This is the first major confrontation with the White House since Republicans took control of the House. GOP leaders have insisted on major spending cuts in exchange for raising the debt limit, which the United States has already hit, and a failure to reach a deal could lead to a first-ever government default and set off an economic calamity.
“We’d be lucky if we only get off with a mild catastrophe,” said William Spriggs, an economics professor at Howard University and chief economist to the AFL-CIO organized labor federation.
The Fed aggressively began raising its benchmark interest rate last March to rein in inflation that was headed toward a four-decade high, driven in part by shortages of goods during the pandemic, increased spending fueled by COVID-19 rescue spending, and skyrocketing energy prices caused by the Ukraine war.
Because they make it more expensive for consumers and businesses to borrow, Fed rate hikes can trigger a recession by cutting into demand too much. But in the past few months, inflation has moderated as consumer spending has slowed, even though the economy continues to expand and produce solid job growth. That’s led to some rising optimism that the United States might be able to avoid a recession.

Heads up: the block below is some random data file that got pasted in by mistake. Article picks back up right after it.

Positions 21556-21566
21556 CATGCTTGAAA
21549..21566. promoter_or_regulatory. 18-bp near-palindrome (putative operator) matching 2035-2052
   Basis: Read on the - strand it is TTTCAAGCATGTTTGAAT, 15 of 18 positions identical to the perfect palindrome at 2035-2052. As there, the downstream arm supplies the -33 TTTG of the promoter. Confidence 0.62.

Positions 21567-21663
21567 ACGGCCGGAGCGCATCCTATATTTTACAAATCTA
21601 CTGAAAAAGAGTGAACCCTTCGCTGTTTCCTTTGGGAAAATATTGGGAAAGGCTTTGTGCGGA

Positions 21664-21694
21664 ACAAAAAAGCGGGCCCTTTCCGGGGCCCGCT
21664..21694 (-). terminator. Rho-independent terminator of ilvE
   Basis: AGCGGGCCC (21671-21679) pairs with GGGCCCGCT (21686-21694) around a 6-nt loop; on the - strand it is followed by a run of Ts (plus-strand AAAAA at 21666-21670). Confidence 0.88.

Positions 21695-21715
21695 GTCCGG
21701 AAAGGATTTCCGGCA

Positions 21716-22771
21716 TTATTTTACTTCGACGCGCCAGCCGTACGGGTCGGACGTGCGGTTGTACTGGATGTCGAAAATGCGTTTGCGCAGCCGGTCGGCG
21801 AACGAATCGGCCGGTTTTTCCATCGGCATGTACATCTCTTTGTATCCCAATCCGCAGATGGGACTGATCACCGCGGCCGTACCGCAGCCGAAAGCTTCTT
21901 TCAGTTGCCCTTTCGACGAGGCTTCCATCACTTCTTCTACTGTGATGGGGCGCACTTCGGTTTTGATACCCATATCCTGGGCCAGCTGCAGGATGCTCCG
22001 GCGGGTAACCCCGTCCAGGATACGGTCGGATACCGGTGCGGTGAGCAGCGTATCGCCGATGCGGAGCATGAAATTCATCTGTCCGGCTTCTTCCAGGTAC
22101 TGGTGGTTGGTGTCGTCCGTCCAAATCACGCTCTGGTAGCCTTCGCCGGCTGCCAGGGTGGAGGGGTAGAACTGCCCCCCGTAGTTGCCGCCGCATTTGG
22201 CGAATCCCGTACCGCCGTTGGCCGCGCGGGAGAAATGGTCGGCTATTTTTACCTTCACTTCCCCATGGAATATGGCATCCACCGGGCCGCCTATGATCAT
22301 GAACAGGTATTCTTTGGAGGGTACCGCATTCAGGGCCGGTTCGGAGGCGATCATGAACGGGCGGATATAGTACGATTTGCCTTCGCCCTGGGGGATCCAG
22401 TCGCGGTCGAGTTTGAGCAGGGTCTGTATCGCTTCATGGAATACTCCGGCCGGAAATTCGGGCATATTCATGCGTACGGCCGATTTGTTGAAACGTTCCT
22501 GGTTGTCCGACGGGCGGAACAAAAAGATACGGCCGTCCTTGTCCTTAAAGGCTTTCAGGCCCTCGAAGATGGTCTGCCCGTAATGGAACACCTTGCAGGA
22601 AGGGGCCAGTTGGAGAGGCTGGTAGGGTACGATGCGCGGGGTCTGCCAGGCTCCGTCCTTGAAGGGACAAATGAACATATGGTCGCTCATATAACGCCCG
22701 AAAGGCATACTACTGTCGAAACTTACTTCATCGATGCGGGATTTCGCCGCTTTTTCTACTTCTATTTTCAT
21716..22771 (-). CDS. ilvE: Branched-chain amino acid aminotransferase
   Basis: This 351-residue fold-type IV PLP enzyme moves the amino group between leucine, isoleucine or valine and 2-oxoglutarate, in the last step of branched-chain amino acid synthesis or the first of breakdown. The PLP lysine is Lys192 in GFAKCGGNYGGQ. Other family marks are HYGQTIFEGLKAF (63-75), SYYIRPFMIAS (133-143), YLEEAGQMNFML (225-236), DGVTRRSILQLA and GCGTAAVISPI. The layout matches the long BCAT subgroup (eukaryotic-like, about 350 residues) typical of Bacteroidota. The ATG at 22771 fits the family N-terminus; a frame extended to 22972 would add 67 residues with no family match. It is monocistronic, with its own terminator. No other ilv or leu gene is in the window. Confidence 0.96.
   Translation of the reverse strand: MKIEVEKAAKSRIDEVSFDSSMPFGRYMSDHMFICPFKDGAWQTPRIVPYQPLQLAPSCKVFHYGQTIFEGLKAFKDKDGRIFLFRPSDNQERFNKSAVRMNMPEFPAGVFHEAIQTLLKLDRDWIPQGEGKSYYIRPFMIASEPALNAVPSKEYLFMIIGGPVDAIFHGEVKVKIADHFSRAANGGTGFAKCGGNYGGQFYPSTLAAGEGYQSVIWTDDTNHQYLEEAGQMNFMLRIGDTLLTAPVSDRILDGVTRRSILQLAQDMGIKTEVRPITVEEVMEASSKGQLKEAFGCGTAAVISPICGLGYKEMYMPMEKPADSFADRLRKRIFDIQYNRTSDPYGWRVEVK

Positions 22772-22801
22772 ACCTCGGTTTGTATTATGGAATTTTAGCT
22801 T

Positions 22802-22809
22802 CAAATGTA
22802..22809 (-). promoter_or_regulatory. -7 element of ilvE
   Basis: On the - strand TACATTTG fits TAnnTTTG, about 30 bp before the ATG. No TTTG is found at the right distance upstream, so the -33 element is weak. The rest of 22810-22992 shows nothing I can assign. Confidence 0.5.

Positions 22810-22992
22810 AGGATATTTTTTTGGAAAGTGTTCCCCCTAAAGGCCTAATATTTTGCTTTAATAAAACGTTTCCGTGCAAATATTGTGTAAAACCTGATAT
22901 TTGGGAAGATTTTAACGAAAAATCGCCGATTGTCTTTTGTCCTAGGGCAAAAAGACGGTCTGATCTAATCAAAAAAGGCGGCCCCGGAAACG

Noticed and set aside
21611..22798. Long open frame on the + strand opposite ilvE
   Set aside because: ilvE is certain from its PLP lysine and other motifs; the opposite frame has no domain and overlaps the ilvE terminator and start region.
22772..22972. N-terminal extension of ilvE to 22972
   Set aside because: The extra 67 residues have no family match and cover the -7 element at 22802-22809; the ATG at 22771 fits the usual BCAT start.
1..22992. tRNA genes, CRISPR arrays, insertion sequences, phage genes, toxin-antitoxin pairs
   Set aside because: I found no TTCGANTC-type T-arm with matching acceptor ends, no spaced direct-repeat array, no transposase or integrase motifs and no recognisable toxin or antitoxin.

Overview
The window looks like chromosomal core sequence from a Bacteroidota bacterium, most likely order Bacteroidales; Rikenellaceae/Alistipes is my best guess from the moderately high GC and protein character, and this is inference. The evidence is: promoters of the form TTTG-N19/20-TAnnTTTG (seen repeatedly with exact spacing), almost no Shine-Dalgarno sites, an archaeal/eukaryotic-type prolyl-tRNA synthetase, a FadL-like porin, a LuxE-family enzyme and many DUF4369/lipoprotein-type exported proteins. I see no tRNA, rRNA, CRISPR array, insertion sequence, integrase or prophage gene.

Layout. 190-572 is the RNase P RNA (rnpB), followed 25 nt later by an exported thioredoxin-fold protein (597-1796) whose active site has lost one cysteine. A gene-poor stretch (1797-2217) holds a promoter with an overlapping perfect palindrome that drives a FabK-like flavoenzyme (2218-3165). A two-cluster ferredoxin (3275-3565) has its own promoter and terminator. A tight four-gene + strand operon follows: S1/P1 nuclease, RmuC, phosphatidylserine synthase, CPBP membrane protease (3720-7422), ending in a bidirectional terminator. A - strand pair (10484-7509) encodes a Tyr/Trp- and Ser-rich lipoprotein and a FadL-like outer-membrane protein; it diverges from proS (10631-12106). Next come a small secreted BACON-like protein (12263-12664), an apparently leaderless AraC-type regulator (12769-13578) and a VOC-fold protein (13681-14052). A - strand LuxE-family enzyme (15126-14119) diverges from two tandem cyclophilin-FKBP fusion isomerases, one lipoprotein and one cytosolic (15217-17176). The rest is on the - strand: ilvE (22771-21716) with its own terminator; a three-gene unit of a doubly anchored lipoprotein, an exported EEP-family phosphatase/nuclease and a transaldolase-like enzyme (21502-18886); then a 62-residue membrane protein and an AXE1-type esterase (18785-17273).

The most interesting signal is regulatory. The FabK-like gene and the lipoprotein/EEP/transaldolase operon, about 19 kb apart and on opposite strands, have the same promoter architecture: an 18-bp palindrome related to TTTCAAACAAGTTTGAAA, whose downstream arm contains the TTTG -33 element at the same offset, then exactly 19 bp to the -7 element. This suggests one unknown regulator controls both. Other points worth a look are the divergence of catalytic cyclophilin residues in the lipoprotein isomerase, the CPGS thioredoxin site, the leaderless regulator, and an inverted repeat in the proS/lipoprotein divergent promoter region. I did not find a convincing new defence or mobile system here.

The US economy grew at a 2.9 percent annual rate in the last three months of 2022. That was down from 3.2 percent in the third quarter but still a long way from the negative growth that would come with a recession. The International Monetary Fund this week boosted its projection for US economic growth this year to 1.4 percent, not strong but better than the recession-territory 0.4 percent figure it had forecast last fall.
“There is a narrow path that allows the US economy to escape a recession altogether, or if it has a recession, that recession would be relatively shallow,” Pierre-Olivier Gourinchas, the IMF’s top economist, told reporters.
Many economists still aren’t sold on the United States skirting a recession this year, what the Fed calls a “soft landing,” but acknowledge the odds have improved.
“The economy has so far shown pretty good resilience to interest rate hikes from the Fed,” said Michael Gapen, head of US economics at Bank of America. “Maybe the risk of a recession has gone down a little, but I think it’s too early to declare all clear.”
Fed officials have expressed the same view, vowing to stay the course until they’re convinced inflation is solidly on a downward track. Noting that inflation improved for a period in 2021 before shooting back up again, Fed governor Christopher J. Waller declared in a recent speech that, “We do not want to be head-faked.”
But after aggressively raising their key interest rate by three-quarters of a percentage point in four consecutive meetings, Fed officials in December hiked the rate just one-half a percentage point. The rate now stands at a range between 4.25 percent and 4.5 percent after beginning 2022 at near zero.
Fed officials projected in December that they would ultimately push rates to a little over 5 percent, so they don’t have much further to go. And with the consumer price index declining from a 9.1 percent in June to 6.5 percent in December, analysts and investors expect a rate hike of just one-quarter of a percentage point on Wednesday.